Scientists for first time grow skeletal muscle tissue from stem cells

In a world first, biomedical engineers from Duke University have created the first functioning human skeletal muscle from pluripotent stem cells, which are capable of producing any form of body cell or tissue. Published January 9 in Nature Communications, this work builds upon work by researchers at Duke in 2015, in which they were able to grow working human muscle tissue from cells extracted in muscle biopsies.

Starting with pluripotent stem cells that are not muscle cells, but can become all existing cells in our body, allows us to grow an unlimited number of myogenic progenitor cells,” said Nenad Bursac, professor of biomedical engineering at Duke University, in a press release. “These progenitor cells resemble adult muscle stem cells called ‘satellite cells’ that can theoretically grow an entire muscle starting from a single cell.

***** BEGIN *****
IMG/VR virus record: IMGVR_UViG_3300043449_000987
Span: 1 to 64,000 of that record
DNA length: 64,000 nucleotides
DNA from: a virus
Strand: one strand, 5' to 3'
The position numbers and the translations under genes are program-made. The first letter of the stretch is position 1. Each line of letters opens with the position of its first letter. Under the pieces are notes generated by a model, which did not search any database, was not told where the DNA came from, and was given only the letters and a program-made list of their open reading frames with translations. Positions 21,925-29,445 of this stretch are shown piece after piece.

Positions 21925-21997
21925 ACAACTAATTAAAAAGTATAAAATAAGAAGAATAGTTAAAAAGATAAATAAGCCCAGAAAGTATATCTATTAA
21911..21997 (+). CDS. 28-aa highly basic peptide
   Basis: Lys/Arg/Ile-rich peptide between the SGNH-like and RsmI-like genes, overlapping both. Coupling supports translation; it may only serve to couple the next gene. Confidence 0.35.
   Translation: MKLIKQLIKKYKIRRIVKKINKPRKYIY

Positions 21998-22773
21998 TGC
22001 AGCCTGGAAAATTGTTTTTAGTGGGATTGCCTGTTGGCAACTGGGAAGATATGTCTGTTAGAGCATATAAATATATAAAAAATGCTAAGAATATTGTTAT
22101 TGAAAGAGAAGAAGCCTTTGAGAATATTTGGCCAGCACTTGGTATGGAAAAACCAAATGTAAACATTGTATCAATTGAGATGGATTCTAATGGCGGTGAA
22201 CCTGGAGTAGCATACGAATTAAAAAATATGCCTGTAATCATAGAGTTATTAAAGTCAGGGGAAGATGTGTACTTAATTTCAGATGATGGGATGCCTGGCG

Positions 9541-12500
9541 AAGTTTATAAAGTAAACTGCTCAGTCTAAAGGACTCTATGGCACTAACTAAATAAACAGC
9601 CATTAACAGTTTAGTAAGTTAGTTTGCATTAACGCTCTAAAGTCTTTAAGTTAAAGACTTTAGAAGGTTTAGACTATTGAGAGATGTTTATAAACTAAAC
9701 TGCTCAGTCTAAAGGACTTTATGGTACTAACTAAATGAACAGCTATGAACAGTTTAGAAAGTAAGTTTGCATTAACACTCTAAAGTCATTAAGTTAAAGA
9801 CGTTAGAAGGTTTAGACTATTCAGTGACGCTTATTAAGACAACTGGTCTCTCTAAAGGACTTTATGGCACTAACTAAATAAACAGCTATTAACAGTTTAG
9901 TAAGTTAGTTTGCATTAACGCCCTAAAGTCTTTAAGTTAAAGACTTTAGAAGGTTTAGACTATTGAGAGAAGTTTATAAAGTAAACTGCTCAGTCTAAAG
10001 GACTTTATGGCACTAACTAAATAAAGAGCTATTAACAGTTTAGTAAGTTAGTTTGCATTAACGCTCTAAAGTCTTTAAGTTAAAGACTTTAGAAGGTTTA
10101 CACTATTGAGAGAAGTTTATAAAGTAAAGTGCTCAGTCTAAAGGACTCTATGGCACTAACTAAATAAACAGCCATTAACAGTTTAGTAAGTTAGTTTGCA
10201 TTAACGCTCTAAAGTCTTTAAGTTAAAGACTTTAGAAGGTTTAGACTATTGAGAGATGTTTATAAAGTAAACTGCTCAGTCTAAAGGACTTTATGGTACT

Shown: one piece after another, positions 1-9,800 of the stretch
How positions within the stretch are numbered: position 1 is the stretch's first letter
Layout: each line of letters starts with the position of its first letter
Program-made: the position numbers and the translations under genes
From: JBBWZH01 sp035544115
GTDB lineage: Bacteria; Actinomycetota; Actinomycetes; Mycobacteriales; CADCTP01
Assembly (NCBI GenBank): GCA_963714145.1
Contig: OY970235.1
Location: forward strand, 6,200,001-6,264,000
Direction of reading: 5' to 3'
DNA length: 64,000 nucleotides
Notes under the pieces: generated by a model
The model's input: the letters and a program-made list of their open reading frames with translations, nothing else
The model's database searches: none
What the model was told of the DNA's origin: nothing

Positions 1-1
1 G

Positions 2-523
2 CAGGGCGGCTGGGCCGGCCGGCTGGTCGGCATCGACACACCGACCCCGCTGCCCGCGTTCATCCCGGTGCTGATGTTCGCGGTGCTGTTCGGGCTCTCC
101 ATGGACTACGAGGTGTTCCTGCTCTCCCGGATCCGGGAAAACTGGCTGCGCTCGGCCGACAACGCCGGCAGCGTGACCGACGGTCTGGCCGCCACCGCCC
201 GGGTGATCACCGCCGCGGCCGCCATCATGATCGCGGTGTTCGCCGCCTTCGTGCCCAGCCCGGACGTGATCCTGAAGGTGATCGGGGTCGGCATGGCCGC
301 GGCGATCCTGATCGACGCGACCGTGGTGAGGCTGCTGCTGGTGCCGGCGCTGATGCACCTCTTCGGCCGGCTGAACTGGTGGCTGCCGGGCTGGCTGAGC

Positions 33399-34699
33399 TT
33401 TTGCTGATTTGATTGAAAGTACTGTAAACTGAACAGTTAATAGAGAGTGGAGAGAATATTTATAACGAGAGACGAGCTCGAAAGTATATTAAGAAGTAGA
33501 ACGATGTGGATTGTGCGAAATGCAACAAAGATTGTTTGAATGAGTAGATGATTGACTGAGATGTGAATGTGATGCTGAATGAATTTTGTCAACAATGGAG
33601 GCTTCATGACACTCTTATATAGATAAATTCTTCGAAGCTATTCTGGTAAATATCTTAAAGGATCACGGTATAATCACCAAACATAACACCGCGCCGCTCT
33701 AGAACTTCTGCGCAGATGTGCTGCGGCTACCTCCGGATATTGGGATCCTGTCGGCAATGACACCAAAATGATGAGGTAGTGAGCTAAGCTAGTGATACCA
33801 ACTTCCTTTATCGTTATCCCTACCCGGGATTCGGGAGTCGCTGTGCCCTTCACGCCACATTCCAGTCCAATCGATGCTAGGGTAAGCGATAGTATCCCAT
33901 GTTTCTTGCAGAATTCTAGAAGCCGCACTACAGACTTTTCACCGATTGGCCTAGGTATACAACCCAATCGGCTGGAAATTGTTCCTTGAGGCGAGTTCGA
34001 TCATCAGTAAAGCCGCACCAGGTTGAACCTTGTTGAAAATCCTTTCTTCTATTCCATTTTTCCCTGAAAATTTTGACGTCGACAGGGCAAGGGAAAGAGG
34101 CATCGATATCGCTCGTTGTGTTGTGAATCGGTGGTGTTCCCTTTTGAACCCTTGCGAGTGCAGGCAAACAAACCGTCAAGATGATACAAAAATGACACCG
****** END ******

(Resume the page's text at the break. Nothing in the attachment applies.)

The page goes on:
This successful development could have staggering medical applications in terms of research, furthering understanding through models of rare diseases, and treatment options for muscle damage. The researchers hope they might be able to use the stem cell-derived tissue for regenerative therapies or in combination with genetic therapy, which could fix malfunctions in a patient’s stem cells and then grow new patches of completely healthy muscle.

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